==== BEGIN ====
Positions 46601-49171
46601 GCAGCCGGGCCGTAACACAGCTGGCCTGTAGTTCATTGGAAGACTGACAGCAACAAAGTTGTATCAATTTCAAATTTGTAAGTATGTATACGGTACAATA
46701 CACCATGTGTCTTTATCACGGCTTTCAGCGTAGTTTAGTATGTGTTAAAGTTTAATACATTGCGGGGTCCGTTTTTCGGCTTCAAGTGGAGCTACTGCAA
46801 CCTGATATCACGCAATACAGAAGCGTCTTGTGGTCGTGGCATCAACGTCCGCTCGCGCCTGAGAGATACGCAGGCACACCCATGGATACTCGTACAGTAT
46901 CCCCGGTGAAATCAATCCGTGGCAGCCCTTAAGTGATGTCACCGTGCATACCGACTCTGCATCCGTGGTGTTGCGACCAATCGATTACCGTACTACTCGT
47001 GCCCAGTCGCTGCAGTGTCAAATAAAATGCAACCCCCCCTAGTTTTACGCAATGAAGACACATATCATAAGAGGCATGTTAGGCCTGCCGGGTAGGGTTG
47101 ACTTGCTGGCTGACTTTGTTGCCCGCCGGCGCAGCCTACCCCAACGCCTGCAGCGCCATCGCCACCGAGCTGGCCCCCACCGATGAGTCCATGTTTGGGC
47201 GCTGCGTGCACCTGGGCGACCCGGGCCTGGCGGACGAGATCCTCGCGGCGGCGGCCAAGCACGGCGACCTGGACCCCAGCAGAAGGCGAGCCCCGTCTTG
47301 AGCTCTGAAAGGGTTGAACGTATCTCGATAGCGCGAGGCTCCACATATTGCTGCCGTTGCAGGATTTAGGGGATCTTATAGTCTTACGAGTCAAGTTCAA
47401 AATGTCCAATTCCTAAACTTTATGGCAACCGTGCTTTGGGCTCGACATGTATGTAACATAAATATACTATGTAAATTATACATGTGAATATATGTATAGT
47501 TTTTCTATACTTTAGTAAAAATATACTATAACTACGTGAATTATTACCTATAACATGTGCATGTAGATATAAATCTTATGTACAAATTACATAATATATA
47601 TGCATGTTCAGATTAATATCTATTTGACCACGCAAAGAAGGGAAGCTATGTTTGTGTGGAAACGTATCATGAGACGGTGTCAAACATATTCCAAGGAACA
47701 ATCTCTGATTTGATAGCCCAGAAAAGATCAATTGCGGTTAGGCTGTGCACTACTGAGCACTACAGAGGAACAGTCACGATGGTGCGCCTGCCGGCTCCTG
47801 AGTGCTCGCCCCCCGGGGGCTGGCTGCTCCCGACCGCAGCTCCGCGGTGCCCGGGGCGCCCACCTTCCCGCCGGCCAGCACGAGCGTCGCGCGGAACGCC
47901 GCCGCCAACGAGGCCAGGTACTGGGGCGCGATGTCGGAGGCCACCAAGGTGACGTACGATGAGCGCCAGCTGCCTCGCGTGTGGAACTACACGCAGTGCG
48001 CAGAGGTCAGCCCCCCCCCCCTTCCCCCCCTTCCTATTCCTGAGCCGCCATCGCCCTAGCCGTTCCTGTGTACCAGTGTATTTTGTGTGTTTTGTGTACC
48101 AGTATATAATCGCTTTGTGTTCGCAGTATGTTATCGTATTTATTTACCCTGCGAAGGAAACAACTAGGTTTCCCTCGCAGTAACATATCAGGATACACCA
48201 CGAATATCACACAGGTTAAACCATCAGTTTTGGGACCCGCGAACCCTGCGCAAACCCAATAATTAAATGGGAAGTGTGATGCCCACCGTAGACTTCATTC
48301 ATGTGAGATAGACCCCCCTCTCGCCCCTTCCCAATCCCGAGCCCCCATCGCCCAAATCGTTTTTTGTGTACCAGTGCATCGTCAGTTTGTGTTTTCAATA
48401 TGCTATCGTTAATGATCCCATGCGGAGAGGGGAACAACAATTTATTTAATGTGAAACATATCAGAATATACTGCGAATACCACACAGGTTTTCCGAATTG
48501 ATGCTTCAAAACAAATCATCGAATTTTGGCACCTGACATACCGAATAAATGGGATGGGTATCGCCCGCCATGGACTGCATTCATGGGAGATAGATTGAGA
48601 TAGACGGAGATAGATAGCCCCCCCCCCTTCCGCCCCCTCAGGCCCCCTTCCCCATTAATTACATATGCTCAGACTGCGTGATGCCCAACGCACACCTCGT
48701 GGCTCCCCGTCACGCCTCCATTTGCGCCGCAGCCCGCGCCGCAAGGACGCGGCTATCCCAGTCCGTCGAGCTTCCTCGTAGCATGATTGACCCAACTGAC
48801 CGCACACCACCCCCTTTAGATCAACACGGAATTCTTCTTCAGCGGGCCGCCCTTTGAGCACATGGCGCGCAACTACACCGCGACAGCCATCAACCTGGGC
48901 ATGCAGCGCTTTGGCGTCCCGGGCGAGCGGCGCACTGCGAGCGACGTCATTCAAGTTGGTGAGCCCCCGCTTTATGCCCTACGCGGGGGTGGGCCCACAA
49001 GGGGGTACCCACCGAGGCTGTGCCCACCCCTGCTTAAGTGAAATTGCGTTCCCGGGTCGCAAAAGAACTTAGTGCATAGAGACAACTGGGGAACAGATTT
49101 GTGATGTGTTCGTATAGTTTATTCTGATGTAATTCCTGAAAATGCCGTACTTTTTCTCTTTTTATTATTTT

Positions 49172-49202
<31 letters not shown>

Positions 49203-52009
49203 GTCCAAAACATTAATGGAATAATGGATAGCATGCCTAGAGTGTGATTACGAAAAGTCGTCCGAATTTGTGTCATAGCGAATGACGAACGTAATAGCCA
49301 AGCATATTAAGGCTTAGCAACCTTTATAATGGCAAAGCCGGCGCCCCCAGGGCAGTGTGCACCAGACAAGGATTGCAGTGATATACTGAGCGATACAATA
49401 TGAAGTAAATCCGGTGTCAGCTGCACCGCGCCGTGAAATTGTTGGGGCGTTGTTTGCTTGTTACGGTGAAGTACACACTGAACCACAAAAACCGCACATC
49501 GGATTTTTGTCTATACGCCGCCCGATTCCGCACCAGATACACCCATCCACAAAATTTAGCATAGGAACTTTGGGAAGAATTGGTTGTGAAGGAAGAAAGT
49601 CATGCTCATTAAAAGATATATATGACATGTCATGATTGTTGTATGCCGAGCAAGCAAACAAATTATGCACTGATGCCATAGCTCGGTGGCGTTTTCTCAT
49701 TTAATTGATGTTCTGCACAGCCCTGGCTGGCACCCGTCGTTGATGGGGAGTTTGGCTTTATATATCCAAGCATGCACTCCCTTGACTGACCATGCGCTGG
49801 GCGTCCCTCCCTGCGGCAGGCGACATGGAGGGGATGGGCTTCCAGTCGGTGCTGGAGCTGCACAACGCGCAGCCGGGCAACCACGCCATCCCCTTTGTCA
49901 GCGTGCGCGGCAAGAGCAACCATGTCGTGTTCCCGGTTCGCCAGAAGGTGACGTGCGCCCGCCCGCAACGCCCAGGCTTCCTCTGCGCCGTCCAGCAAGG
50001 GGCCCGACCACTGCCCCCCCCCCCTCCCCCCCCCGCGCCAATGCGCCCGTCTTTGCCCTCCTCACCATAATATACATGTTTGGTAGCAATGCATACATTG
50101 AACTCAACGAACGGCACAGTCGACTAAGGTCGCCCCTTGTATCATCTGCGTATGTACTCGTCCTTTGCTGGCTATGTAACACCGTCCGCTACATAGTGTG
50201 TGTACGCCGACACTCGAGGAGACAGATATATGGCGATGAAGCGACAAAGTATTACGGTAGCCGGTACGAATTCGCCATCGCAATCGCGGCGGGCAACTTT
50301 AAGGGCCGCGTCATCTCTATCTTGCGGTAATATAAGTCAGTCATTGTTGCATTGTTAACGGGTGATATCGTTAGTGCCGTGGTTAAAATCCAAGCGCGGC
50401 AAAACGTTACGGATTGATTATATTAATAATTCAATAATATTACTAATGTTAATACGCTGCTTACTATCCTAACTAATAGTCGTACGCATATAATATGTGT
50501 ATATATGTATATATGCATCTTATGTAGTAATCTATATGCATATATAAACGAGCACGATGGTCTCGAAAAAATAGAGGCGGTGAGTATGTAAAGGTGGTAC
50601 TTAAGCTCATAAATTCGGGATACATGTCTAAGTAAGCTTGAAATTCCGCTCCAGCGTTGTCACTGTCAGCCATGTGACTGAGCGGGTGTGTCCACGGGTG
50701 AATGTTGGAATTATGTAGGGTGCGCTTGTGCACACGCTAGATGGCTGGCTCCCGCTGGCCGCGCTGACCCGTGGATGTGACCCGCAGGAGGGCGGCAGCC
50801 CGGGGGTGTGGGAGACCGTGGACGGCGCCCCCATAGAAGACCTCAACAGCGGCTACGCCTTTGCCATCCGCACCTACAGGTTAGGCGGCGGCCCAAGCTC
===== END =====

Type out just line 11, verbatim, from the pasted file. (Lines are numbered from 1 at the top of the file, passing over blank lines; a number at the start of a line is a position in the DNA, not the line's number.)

47501 TTTTCTATACTTTAGTAAAAATATACTATAACTACGTGAATTATTACCTATAACATGTGCATGTAGATATAAATCTTATGTACAAATTACATAATATATA